‘On the Future’ Explores Prospects, Perils of Humanity’s Future

The perils of climate change and inequality, the possibilities presented by new scientific frontiers, and the potential of a post-human Earth. Those are just some of the issues in our planet’s potentially pivotal moment in time that author Martin Rees explores in the new book “On the Future: Prospects for Humanity.”

A renowned astrophysicist and cosmologist, Rees serves as astronomer royal of Great Britain.

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He joins Chicago Tonight for a conversation.

Below, an excerpt from “On the Future.”

The digital revolution generates huge wealth for an elite and for global companies, but preserving a healthy society will require redistribution of that wealth. There is talk of using it to provide a universal income. The snags of implementing this are well-known and the societal disadvantages are severe. It would be far better to subsidise the types of job for which there’s currently a huge unmet demand and for which pay and status is unjustly low.

It’s instructive to observe (sometimes with bemusement) the spending choices made by those who are not financially constrained. The rich value personal service; they employ personal trainers, nannies, and butlers. When they’re old, they employ human carers. The touchstone for a progressive government should be to provide for everyone the kind of support preferred by the best-off—the ones who now have the freest choice. To create a humane society, governments will need to vastly enhance the number and status of those who carry out caring roles: there are currently far too few, and even in rich countries they’re now poorly paid, insecure, and with low status.. (It’s true that robots can take over some aspects of routine care—indeed we may find it less embarrassing for basic washing, feeding and bedpan rituals to be carried out by an automaton. But those who can afford it want this to be supplemented by real human beings.) And there are other jobs that would make our lives better and could provide worthwhile employment for far more people— gardeners in public parks, custodians, and so forth.

It’s not just the very young and old who need human support. When so much business, including our interaction with government, is done via the internet, we should worry about, for instance, a disabled person living alone who needs to access websites online to claim their rightful government benefits, or to order basic provisions. Think of the anxiety and frustration when something goes wrong. Such people will have peace of mind only if there are computer-savvy carers to help the bewildered cope with IT, to ensure that they can get help and are not disadvantaged. Otherwise the ‘digitally deprived’ will because a new ‘underclass’.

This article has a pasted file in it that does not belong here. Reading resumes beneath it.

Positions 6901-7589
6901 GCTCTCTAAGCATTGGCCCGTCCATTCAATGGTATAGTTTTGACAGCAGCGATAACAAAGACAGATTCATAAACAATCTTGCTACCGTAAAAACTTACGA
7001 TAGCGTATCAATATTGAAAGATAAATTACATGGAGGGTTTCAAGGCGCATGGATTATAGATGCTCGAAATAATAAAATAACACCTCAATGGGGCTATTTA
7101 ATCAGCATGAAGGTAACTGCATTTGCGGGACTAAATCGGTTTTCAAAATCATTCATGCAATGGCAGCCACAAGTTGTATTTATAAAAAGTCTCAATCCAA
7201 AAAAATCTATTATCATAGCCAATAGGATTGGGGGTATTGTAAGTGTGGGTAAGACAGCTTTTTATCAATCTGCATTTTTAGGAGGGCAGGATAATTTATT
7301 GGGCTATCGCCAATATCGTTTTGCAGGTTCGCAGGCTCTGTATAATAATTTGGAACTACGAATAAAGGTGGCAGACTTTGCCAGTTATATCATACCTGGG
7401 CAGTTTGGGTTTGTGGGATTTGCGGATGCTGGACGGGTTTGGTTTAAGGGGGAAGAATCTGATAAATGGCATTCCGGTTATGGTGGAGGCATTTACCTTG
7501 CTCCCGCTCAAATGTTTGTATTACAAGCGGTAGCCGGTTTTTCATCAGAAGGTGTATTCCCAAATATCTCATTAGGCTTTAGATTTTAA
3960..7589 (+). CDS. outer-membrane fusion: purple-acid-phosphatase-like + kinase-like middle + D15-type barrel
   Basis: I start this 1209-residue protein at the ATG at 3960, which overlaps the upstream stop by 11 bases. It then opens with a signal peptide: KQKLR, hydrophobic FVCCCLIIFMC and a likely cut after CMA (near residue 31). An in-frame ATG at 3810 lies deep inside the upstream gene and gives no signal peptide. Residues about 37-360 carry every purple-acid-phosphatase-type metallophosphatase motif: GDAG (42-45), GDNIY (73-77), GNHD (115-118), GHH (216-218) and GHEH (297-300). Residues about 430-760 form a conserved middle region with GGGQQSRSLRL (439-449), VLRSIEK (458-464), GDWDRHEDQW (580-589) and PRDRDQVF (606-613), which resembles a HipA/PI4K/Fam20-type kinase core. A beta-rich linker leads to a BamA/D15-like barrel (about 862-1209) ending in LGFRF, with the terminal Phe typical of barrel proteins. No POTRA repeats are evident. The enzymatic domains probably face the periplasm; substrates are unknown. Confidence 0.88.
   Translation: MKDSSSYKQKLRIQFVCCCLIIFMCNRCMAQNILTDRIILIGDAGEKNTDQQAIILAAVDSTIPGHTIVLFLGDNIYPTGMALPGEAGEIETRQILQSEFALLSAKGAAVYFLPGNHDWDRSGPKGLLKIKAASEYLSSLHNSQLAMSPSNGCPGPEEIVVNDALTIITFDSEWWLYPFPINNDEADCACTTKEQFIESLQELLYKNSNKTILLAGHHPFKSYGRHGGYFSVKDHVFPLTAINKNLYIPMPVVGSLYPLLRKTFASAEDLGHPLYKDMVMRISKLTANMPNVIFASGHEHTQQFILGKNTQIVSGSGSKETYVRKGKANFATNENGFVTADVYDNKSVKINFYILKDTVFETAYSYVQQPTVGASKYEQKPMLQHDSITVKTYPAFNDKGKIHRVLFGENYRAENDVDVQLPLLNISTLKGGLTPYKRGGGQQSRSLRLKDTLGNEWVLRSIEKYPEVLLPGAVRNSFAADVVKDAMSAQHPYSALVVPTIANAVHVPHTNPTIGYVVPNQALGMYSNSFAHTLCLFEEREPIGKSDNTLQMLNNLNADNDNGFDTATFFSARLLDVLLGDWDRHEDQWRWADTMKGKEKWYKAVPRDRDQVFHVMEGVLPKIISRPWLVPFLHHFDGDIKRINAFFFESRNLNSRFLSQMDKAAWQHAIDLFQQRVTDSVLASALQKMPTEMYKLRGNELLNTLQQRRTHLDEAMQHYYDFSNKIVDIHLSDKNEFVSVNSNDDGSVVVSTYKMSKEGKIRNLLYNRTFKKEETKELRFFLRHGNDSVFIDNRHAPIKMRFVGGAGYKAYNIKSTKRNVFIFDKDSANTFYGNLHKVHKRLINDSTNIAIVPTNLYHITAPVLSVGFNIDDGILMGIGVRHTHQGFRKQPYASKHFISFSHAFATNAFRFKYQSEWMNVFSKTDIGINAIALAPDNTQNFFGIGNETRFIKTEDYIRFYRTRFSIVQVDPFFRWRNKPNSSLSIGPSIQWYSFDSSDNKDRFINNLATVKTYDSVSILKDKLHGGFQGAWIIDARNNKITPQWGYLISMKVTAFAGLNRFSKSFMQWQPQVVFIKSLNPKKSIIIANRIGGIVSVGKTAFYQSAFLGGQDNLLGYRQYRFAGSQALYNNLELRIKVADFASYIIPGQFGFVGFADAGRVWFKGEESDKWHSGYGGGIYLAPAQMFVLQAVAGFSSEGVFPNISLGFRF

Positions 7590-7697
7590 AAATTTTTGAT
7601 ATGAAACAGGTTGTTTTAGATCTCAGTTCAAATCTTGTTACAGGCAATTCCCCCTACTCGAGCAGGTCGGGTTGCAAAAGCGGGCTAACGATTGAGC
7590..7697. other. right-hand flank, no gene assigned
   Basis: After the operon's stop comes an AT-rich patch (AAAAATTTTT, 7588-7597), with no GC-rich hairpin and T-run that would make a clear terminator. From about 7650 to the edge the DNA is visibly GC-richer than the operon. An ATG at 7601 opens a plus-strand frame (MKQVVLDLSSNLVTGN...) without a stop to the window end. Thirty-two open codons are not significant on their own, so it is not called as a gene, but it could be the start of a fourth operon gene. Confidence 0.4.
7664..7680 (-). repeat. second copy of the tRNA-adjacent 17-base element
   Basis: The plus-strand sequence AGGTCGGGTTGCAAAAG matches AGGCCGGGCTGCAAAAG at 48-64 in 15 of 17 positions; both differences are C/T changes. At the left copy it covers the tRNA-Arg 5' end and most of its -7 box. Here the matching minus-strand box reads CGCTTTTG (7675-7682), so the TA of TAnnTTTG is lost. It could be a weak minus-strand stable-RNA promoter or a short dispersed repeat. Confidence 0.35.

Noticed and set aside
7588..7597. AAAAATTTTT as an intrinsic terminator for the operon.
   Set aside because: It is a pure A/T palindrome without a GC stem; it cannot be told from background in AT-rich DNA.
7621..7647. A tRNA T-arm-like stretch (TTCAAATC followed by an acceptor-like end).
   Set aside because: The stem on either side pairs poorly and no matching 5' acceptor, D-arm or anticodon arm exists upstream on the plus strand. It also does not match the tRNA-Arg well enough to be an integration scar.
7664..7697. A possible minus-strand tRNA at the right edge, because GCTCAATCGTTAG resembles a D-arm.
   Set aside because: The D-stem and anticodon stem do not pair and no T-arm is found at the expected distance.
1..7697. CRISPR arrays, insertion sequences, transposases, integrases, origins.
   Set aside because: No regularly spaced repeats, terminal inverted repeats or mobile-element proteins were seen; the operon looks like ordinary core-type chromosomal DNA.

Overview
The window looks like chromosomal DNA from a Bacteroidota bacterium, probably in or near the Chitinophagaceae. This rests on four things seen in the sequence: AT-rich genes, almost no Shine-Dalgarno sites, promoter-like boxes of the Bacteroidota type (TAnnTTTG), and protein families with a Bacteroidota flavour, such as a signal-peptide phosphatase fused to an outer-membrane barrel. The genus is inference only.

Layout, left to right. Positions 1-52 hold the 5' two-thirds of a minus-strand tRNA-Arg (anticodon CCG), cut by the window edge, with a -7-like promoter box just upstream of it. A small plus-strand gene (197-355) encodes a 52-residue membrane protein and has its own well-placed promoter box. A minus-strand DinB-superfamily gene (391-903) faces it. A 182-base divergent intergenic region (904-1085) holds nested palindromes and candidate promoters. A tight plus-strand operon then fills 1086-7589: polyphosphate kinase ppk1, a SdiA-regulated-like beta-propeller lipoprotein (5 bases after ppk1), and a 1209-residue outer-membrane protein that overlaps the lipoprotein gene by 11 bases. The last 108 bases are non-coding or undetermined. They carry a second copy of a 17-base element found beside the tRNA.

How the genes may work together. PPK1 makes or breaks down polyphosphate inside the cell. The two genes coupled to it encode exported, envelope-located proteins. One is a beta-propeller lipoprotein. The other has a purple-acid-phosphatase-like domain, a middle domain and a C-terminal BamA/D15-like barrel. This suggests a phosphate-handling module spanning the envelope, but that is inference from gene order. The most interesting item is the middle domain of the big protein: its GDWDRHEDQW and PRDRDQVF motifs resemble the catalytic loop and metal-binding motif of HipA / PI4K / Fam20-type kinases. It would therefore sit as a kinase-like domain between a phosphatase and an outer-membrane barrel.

It is surely better that those able to do so should perform socially-useful work rather than receive a hand- out. However the typical working week could be shorter—shorter even that France’s current 35 hours. Those for whom work is intrinsically satisfying are atypical and specially lucky. For most people, shorter hours would allow them more satisfaction, with more time for entertainment, for socializing and hugely enhanced opportunities for participating in collective rituals—whether religious, cultural, or sporting.

There will also be a resurgence of arts and crafts of all kinds. We’ve seen the emergence of ‘celebrity chefs’—even celebrity hairdressers. We’ll see more scope for other crafts, and more respect accorded to their most talented exponents. Again, it’s clear that the wealthy, those who have the most freedom of choice, spend heavily on labour-intensive artefacts or activities.

The erosion of routine work and lifetime careers will enhance the motive for ‘life-long learning.’

Excerpted from ON THE FUTURE by Martin Rees. Copyright © 2018 by Princeton University Press. Reprinted by permission.

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